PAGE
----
Using the right planting methods and seeding rates helps small grain crops become established quickly and successfully. Mississippians plant wheat, oats, and other small grains for numerous purposes, including for grain production, cover or forage crops, soil stabilization, pasture overseeding, and wildlife food plots. Because small grains are grown for many purposes in diverse environments and with an array of resources, appropriate planting methods may vary greatly. Find the latest news and information for growing small grain crops.
STARKVILLE, Miss. -- Each February marks the occasion for producers to share their research and programming needs with Mississippi State University agricultural specialists in person.
To comply with COVID-19 social distancing guidelines, the opportunity will be extended virtually this year.
The 2018 Mississippi State University Row Crop Short Course will feature speakers from seven states covering topics ranging from nematode management in cotton and soybeans to the potential effects of new tariffs on the state's agricultural industry.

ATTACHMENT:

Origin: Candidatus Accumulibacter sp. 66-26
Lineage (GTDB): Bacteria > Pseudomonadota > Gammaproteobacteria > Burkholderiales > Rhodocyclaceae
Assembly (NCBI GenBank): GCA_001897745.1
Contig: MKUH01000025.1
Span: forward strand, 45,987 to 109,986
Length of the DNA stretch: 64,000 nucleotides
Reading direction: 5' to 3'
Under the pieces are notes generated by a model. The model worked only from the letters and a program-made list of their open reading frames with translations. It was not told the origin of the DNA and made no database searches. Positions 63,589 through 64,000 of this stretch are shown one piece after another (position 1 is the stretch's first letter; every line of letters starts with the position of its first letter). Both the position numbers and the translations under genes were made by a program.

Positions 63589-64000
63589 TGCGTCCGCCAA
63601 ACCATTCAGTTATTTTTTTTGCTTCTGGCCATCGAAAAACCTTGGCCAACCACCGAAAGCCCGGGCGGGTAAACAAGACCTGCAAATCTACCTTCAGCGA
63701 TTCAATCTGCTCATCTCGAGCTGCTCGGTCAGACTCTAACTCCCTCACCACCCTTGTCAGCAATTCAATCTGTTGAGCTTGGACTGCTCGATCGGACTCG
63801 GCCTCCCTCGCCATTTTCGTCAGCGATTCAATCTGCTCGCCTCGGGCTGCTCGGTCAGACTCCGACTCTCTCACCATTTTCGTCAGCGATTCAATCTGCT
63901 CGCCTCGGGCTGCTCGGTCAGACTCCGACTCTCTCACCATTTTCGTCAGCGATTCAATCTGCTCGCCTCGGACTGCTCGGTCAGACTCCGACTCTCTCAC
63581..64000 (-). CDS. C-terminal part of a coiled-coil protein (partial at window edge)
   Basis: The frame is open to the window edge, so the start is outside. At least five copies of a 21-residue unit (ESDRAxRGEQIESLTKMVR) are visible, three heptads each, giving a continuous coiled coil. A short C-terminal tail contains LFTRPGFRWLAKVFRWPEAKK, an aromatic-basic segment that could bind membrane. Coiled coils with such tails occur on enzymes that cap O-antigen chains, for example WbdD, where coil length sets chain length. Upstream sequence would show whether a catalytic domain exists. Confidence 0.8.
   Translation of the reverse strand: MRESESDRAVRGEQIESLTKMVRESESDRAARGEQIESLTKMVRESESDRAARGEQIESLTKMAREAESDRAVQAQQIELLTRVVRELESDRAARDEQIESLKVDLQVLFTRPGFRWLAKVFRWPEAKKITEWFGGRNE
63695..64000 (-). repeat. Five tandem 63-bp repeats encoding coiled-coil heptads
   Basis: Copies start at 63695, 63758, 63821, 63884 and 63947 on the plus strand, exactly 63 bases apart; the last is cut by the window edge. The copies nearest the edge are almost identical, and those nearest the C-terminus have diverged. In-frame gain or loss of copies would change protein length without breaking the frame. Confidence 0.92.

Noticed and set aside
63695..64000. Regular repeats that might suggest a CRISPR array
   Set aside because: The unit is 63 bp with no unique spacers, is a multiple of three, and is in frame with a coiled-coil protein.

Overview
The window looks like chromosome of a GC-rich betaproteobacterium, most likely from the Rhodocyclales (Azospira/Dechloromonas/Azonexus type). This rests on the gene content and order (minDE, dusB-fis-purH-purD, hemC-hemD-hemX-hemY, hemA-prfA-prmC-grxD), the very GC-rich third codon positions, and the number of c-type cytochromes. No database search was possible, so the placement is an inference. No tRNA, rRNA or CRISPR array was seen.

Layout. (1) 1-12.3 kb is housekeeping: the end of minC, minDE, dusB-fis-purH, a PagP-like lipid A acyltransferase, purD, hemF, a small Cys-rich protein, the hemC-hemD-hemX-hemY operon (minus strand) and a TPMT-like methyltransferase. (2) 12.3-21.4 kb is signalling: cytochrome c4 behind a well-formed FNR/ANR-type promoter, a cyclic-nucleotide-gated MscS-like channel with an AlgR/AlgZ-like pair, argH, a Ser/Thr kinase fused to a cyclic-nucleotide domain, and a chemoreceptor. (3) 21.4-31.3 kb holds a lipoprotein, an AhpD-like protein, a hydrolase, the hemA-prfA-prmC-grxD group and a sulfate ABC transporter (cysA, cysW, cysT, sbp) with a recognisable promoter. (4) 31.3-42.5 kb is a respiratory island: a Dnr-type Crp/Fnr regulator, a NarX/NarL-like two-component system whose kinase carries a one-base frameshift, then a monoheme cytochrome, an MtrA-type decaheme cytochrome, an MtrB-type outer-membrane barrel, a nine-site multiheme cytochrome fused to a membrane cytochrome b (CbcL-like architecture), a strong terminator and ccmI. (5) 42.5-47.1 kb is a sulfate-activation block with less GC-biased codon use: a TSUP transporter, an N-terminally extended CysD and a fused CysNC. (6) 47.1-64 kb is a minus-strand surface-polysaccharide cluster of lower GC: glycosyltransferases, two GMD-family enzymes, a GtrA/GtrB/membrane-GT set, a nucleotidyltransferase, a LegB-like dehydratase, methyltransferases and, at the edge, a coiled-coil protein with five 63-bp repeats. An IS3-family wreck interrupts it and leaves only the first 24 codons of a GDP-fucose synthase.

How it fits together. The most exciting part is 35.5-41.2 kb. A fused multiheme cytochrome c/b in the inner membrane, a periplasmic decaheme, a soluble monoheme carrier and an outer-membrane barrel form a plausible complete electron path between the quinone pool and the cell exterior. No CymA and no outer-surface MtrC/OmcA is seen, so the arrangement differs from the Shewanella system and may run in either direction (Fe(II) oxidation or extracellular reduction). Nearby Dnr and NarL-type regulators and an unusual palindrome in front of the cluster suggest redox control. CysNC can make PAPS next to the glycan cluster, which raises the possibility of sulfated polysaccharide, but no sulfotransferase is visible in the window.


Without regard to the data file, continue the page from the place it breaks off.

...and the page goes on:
Most of Mississippi’s corn and rice crops had been harvested when prolonged, late-September rains soaked much of the state, but the wet weather could not have come at a worse time for soybeans and cotton.
Grain sorghum has never been a major agricultural commodity in Mississippi, but it has seen better days: For two years in a row, acreage of the crop has been less than one-tenth of its annual average.